Practice  Question  – Discuss Yogendra Singh’s thesis on Modernisation of Indian Tradition. And evaluate its applicability in the present day context. [UPSC 2017]

Approach – Explain Singh’s theory of modernisation, Apply it to contemporary society, Criticism, Conclusion.


Yogendra Singh is neither functionalist nor Marxist but he empha­sizes theory in relation to context. Therefore, he relates structural-functional, structuralism, structural-historical, culturalism and Marxist orientation and constructs in the study social stratification. He applied integrated approach for his analysis of social stratification, modernization and change in Indian society. Singh has published extensively in national and international scholarly research journals. He is also author of many books. His main works are  1. Modernization of Indian Tradition (1973) 2. Essays on Modernization (1977) 3. Social Stratification and Social Change in India (1978).


The Concepts given by Yogendra Singh


The compilation of essays by Yogendra Singh on Culture Change in India: Identity and Globalization (2000) is an effort to focus upon some of the significant processes of changes in the domain of culture in India. To begin with, “The Significance of Culture in the Understanding of Social Change in Contemporary India” deals with various orienta­tions in the work of Indian sociologists in their study of culture, the new challenges that such study may now encounter due to the new processes of culture changes through the emergence the ‘infor­mation society’ and its consequences leading to the resurgence of the consciousness of the identity among ethnic groups, minorities and weaker sections of society. Singh views that globalization expands the scope and speed of cultural interaction across societal boundaries; the incidence of migration and emergence of cultural diaspora bring about intense cultural, social and economic interaction. This is made possible due to the telecommunication revolution but the cultural processes that it sets into motion acquire significance, related as these are to the possibilities of cultural assimilation, adaptation, integration or conflict in course of such cultural contacts.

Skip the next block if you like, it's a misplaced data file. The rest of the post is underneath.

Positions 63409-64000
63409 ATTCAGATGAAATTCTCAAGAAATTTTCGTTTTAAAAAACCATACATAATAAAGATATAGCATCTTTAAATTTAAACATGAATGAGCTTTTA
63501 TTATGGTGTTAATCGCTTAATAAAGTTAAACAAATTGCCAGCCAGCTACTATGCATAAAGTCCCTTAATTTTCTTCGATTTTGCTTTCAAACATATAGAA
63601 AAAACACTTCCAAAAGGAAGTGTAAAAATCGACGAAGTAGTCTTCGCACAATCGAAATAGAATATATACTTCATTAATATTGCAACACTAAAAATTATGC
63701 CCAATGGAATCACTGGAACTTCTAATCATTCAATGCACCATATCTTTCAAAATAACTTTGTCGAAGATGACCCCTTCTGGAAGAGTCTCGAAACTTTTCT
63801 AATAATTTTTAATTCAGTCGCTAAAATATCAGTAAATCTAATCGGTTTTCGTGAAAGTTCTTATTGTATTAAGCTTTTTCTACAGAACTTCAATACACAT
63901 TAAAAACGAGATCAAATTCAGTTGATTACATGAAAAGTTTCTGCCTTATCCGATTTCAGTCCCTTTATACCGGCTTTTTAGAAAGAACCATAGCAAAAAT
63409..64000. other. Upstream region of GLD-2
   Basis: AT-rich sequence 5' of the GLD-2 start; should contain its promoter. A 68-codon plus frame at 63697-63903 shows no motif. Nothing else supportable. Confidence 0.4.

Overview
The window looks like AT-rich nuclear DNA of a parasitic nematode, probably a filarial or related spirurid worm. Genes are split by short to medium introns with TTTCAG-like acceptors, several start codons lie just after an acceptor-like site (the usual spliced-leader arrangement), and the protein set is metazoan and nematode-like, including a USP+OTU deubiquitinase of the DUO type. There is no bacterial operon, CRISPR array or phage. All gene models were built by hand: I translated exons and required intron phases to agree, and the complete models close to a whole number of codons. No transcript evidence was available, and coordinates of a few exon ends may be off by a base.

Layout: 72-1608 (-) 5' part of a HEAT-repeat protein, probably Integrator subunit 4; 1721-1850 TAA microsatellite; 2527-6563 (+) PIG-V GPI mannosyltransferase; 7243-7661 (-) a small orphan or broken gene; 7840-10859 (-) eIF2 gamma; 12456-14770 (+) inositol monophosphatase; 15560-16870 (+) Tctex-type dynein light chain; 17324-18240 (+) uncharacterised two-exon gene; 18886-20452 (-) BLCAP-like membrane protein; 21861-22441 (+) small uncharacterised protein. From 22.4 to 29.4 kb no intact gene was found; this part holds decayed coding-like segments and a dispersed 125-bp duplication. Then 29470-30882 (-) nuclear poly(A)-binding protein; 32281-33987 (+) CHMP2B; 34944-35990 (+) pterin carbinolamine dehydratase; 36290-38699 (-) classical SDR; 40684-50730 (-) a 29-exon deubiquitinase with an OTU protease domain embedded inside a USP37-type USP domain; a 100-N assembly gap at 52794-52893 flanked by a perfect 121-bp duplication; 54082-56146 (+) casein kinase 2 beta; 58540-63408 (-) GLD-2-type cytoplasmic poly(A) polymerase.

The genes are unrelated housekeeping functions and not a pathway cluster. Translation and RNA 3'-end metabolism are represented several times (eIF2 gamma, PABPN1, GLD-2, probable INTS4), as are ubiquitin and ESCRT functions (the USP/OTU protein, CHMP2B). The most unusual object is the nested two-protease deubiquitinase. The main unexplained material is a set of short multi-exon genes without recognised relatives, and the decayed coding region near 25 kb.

The book mainly concerns with changes in cultural styles through exposure to global cultural patterns. It also examines the impact of electronic media, migration and increased pace of inter-cultural interactions upon local, regional and national levels of culture. It deals with how these processes have led to the rise in popular culture, changes in the form and style of leisure activities, given rise to new normative standards for defining community relationships, political leadership and generally how it reflects upon India’s ability in the future to maintain cultural and social resilience to face up the new challenges of modernization and globalization.



Modernization is a composite concept. It is also an ideological concept. The models of modernization co-vary with the choice of ideologies. The composite nature of this concept renders it pervasive in the vocabulary of social sciences and evokes its kinship with concepts like ‘development’, ‘growth’, ‘evolution’ and ‘prog­ress’. The basic problematic of modernization in the Third World nations is ideological, particularly when we examine the modern­ization ideology in India. In the book on Essays on Modernization in India, Singh has analysed the varied and complex processes involved in the modernization in India, the forces released by it and their bearing on the stability, creativity and development in India as a dynamic nation and composite civilization.